The FDA conducted inspections and follow-up regarding the Premier Pigment Allergies through 2005, examined records, and discussed recall procedures. They collected and analyzed samples of ink shades to determine the identity of the pigments as well as conducted experimental work on photocytotoxicity of selected pigments. An allergic reaction case study was also presented. Overall the concern was with the allergic reactions, ink shades [pigments] were of organic nature rather than iron oxide. In summary of Dr. Katz’s presentation, she stated that tattoo inks are professional use cosmetics. Ink diluents or suspending agents are cosmetic ingredients and no pre-market approval is required; however, ink pigments are color additives, therefore pre-market approval IS required.
Bhakti Petigara, Ph.D., Office of Colors and Cosmetics, CFSAN, FDA, spoke on “The Marketplace: Chemistry.”
The chemical makeup of tattoo pigments used today was presented. Dr. Petigara spoke on the wide variety of grades of organic and inorganic pigments. She explained there are differences between a dye, a pigment, and a lake. As a side note, it is common knowledge to us that a color additive is any dye, pigment or substance that can impart color when added or applied to food, drug or cosmetics or to the human body. Lake colors are a blend of dyes and pigments such as disazodiarylide (orange), disazodiarylide (yellow). FD&C Blue #1 Aluminum Lake is considered organic. Synthetic organic pigments are carbon-based molecules manufactured from petroleum compounds, acids, and other chemicals, usually under intense heat or pressure. They are made by taking a pigment substrate such as calcium, barium, aluminum or sodium and dying it with one of the various dyes. Dyes are color additives that are soluble in a medium such as water, alcohol, glycerin or oils. Pigments are color additives that are insoluble in mediums such as sand in the ocean.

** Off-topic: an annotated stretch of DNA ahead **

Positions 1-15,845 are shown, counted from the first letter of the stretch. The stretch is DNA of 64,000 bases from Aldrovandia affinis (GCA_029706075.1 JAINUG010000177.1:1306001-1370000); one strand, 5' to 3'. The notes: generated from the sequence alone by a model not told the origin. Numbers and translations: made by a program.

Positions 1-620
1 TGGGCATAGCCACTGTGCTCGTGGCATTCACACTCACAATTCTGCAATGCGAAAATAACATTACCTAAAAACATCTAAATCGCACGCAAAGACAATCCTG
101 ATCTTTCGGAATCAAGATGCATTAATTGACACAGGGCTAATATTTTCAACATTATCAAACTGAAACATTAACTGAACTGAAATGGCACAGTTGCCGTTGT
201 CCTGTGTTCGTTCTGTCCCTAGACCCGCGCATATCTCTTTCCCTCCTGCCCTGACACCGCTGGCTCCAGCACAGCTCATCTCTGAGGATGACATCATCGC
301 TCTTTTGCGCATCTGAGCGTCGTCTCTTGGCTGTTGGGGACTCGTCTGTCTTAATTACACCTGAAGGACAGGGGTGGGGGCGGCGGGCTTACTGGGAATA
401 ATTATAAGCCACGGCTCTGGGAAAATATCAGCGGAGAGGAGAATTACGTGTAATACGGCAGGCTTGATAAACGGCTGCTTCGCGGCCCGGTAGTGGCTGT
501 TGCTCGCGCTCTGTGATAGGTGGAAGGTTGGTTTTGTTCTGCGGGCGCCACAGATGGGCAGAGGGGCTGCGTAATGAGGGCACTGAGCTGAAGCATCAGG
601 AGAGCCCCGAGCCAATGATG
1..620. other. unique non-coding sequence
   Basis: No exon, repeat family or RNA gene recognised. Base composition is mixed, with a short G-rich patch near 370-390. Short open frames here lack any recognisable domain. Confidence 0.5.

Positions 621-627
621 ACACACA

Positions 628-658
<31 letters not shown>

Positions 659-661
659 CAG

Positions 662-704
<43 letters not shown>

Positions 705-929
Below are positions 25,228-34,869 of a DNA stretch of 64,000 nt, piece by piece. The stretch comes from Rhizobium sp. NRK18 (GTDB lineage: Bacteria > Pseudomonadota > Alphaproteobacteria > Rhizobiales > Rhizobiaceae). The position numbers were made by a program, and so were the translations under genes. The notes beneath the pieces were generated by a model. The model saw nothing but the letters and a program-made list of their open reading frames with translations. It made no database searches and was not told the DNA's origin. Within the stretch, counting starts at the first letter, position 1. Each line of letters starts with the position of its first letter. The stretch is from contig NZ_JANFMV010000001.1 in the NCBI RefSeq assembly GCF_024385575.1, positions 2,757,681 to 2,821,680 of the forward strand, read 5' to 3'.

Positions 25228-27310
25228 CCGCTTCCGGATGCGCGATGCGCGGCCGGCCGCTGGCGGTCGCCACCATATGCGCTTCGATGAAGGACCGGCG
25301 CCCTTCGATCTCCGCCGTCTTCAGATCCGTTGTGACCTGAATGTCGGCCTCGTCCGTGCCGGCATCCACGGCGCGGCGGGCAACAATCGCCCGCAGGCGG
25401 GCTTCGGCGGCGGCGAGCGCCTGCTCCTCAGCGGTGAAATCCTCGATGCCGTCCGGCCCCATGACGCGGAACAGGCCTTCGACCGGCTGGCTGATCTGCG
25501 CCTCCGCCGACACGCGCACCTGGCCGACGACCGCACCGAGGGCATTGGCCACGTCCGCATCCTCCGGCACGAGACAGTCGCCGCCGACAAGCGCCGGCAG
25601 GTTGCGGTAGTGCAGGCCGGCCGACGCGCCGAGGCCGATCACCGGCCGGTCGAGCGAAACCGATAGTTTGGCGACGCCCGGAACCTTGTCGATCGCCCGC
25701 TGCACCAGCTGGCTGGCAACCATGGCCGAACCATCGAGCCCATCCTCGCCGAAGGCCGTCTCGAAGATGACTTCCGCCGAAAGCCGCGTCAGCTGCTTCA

People have been placing color in their skin for a very long time and through the years a generally accepted list of color additives that are expected to perform well and to be safe have been used.
Pigments can be purchased which are “cosmetic grade” or not. Cosmetic grade pigments are refined to help reduce known hazardous elements such as lead and arsenic. Dr. Petigara emphasized that at this time the FDA does not regulate the colors used in tattooing. Tattoo inks are for professional use and not generally sold to retail consumers; therefore there has been no requirements placed on the manufacturers and the pigments are unapproved color additives. Inks are sold by brand name and not by chemical composition. One manufacturer red might be Monazo Napthol in an alcohol/glycerin base or it might be Cadmium Red in a propylene glycol/wax base. There has been no way of knowing, which make labeling important.